This archaeological discovery captures a snapshot of a tender and very human moment between these two people.
The Teppe Hasanlu is an archaeological site of an ancient city located in northwest Iran. The site was inhabited continuously from the 6th millennium BC to the 3rd century AD and was excavated for ten seasons between 1956 and 1974 by a team of researchers from the Penn Museum, University of Pennsylvania and the Metropolitan Museum. One discovery made by the team that is still shrouded in mystery is the Hasanlu lovers.
Found together in a bin of plaster covered mudbrick during excavations in 1972, these intertwined skeletons date to the destruction of Hasanlu (ca. 800 BCE). The evocative position in which they were found has led to speculation about their identities and relationship to each other.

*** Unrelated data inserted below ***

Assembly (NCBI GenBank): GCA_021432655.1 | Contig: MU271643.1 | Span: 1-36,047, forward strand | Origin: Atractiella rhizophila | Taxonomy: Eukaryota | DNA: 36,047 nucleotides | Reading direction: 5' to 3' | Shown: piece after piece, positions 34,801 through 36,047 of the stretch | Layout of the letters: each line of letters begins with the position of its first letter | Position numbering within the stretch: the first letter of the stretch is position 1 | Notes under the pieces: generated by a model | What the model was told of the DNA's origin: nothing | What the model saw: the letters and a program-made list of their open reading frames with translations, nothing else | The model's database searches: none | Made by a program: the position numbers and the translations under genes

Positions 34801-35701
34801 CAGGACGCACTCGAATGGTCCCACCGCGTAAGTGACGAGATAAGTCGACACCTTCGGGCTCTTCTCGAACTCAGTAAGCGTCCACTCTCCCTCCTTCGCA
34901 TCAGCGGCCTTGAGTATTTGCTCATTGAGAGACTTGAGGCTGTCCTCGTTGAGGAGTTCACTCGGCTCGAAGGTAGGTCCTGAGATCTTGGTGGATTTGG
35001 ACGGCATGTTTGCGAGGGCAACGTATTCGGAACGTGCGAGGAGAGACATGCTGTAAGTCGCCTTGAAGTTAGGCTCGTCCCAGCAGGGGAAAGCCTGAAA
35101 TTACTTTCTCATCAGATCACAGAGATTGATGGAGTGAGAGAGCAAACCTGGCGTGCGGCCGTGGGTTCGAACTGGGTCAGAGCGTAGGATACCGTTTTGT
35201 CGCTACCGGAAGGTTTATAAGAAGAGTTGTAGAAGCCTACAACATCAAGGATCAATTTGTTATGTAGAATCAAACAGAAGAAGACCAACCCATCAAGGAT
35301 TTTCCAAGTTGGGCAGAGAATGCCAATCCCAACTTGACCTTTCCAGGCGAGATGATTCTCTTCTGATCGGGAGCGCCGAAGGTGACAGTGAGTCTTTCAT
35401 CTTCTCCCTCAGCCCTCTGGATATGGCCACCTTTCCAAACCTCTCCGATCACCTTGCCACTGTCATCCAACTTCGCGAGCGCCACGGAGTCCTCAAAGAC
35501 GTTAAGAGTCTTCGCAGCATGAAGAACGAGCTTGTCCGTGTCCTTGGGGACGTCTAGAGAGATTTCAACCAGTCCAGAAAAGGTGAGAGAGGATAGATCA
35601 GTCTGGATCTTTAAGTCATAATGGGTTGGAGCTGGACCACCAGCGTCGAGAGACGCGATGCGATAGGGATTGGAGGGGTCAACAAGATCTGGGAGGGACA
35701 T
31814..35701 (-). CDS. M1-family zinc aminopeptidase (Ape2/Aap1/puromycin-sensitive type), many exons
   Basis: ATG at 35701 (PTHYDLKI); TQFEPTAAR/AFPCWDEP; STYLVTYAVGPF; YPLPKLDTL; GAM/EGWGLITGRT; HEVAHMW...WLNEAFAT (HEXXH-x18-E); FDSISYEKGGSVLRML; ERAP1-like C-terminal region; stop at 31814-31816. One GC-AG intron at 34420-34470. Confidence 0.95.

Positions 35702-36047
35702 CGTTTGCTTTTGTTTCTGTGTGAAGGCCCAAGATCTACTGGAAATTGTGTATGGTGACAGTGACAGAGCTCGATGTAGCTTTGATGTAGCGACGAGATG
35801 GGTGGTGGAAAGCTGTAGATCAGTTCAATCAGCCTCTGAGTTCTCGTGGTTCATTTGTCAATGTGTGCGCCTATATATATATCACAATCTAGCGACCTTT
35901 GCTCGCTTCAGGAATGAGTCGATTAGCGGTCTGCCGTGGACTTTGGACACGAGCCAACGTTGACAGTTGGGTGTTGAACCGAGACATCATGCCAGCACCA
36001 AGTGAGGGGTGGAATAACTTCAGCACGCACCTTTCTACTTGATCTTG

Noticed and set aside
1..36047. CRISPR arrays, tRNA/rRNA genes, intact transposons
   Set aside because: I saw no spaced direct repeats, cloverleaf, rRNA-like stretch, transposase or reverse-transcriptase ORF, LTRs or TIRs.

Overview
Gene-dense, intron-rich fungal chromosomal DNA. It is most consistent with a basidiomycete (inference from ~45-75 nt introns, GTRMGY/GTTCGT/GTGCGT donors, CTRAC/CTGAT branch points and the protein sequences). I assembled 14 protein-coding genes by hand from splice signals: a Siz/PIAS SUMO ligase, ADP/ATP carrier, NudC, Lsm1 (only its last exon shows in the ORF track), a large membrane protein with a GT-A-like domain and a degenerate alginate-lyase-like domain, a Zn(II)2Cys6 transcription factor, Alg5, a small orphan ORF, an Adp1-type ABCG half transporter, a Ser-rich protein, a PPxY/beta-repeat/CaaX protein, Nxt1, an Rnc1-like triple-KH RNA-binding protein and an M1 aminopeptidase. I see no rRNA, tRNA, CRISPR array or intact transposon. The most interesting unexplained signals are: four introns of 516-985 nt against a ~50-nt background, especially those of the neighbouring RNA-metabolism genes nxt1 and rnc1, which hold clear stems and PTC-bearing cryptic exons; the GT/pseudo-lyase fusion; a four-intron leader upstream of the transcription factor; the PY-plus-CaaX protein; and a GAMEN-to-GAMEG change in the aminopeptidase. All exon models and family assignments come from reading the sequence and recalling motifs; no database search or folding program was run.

The two are close together facing each other. The skeleton on the left appears to be reaching out its right hand to touch the face of the skeleton on the right. They both have their arms around each other. Curiously, there were no objects found with these individuals with the exception of a stone slab in the bin that is under their heads. Both skeletons have evidence of trauma on their bodies sustained at or around the time of their death.
How the two came to be in the bin is unknown, but perhaps they were hiding there as a place of refuge during the final sacking of Hasanlu. Though their story will forever remain uncovered, one thing is for sure: they loved each other and even death couldn’t tear them apart.